Instead, the court’s opinion focused on Planned Parenthood’s claim that the ban placed unconstitutional conditions on its exercise of its rights. Specifically, Planned Parenthood argued that its Utah chapter has the right to associate itself with entities that advocate for abortion, including the national organization. It added that abortion itself is a fundamental right for women, one that the courts have held to create a corresponding right for medical professionals to enable women to obtain it.

The Tenth Circuit held that Herbert had burdened those rights by effectively holding Planned Parenthood’s funding hostage on the basis of his dislike of the organization’s advocacy and its abortion activity.

The dissenting judge, Robert Bacharach, who was appointed by President Barack Obama, thought that Waddoups had acted within his discretion in concluding that Planned Parenthood wasn’t likely to be able to prove that Herbert acted out of animus towards abortion.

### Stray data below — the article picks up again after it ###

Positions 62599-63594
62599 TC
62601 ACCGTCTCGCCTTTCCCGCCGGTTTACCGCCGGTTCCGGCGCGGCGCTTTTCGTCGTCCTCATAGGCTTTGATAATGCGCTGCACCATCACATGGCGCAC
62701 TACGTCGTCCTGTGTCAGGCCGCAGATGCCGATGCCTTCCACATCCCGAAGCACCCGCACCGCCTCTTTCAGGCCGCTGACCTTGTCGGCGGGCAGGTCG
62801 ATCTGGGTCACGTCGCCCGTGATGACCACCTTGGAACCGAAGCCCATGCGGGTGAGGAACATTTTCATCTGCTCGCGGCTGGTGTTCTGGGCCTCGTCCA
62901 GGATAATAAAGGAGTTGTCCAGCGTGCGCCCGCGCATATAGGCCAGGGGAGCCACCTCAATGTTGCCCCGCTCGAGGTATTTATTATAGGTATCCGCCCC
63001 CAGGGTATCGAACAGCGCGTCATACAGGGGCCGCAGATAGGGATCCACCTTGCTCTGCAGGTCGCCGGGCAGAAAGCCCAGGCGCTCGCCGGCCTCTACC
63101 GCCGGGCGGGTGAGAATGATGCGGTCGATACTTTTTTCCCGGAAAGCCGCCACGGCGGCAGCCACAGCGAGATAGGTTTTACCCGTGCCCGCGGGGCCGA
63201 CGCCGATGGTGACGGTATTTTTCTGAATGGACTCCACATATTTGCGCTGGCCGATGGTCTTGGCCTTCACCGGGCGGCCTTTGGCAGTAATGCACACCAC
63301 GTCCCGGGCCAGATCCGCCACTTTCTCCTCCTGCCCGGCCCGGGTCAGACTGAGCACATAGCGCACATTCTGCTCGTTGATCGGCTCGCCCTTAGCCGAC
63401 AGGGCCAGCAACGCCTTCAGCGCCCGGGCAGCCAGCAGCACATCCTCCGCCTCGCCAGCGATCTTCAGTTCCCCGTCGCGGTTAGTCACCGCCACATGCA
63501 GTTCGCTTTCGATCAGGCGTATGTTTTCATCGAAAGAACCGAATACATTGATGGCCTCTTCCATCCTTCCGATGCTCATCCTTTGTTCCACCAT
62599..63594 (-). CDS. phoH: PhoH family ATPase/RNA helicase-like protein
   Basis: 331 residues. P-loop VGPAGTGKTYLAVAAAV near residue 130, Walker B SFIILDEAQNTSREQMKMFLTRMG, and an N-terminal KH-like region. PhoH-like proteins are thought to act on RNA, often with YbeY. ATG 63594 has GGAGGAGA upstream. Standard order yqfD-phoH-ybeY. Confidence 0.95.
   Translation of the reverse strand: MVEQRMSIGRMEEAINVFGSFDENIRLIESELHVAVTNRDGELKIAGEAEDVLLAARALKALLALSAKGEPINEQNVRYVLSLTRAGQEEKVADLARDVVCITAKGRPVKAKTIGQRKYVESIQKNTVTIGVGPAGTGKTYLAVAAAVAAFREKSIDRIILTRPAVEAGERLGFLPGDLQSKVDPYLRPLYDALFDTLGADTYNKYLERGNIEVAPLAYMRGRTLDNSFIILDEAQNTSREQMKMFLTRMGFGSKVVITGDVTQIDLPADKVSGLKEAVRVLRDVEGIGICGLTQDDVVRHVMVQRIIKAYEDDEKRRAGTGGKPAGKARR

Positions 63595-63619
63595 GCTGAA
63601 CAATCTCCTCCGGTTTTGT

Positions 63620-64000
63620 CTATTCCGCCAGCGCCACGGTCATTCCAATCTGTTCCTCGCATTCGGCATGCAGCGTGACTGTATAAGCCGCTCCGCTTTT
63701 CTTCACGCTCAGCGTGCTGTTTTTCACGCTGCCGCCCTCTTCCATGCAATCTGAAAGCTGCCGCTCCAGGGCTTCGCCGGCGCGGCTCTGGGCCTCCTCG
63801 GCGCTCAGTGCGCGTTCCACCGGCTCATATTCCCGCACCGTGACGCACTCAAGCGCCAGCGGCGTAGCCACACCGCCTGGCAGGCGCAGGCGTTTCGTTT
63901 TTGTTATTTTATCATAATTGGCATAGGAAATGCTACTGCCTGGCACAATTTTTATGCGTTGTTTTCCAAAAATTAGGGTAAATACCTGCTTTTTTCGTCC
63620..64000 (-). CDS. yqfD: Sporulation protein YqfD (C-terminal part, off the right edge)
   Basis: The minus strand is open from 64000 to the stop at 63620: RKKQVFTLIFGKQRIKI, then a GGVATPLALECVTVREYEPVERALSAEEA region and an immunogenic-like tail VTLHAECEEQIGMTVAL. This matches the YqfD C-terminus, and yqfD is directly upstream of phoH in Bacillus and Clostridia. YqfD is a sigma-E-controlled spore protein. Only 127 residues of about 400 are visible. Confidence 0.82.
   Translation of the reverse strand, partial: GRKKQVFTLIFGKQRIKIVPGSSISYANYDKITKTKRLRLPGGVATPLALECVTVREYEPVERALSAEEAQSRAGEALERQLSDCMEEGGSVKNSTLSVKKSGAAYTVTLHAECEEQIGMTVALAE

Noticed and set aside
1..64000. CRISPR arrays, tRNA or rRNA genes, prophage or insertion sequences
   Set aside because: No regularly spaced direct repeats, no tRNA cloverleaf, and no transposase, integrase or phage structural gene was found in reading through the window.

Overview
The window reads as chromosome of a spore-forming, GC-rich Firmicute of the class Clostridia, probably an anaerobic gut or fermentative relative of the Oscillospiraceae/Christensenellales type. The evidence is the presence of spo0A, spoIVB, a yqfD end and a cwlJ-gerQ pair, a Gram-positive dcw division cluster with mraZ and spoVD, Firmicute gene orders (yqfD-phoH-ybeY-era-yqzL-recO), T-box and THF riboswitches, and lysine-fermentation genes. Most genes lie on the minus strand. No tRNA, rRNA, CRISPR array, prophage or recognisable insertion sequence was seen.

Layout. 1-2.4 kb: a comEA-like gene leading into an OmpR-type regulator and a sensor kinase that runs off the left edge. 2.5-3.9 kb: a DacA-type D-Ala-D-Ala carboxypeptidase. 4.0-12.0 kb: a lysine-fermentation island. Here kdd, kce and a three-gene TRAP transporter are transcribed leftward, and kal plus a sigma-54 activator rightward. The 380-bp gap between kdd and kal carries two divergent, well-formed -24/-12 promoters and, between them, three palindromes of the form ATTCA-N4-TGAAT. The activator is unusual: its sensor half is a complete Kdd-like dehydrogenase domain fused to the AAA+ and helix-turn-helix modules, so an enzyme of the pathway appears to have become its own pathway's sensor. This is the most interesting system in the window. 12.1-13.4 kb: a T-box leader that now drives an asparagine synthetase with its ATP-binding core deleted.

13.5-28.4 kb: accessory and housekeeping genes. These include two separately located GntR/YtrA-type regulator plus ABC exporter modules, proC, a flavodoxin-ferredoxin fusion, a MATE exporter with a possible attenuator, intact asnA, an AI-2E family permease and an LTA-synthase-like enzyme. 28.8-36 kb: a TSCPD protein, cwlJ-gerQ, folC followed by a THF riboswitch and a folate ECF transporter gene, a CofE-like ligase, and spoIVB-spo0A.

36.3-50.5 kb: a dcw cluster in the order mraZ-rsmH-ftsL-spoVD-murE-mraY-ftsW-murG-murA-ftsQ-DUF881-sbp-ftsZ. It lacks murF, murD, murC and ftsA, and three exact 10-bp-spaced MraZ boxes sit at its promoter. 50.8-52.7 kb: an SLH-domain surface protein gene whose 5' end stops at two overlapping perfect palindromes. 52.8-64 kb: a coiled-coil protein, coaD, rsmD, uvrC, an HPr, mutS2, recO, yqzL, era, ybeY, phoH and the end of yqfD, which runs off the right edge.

He said that Herbert could have acted simply because he believed the CMP video allegations.

But this position ignores the fact that the CMP videos had nothing to do with the Utah Planned Parenthood chapter. Even if Herbert had believed the videos, he would have been finding Utah Planned Parenthood guilty by association -- a violation of the organization’s associational rights, at a minimum.

The case demonstrates how the unconstitutional conditions doctrine can usefully fill a gap in other aspects of constitutional law. In suspending the contracts, Herbert didn’t directly prohibit Planned Parenthood from doing anything that it has a constitutional right to do. Rather, his targeting of the chapter stemmed from a generalized political desire to show solidarity with the antiabortion movement.

Under these conditions, the unconstitutional conditions doctrine was the right tool for the courts to use. Otherwise, government officials could unilaterally target organizations they don’t like on flimsy or nonexistent evidence -- and the organizations would have no legal recourse.

This was a good result. It's a shame it took so long for the courts to reach it.

This column does not necessarily reflect the opinion of the editorial board or Bloomberg LP and its owners.

To contact the author of this story:
Noah Feldman at nfeldman7@bloomberg.net

To contact the editor responsible for this story:
Max Berley at mberley@bloomberg.net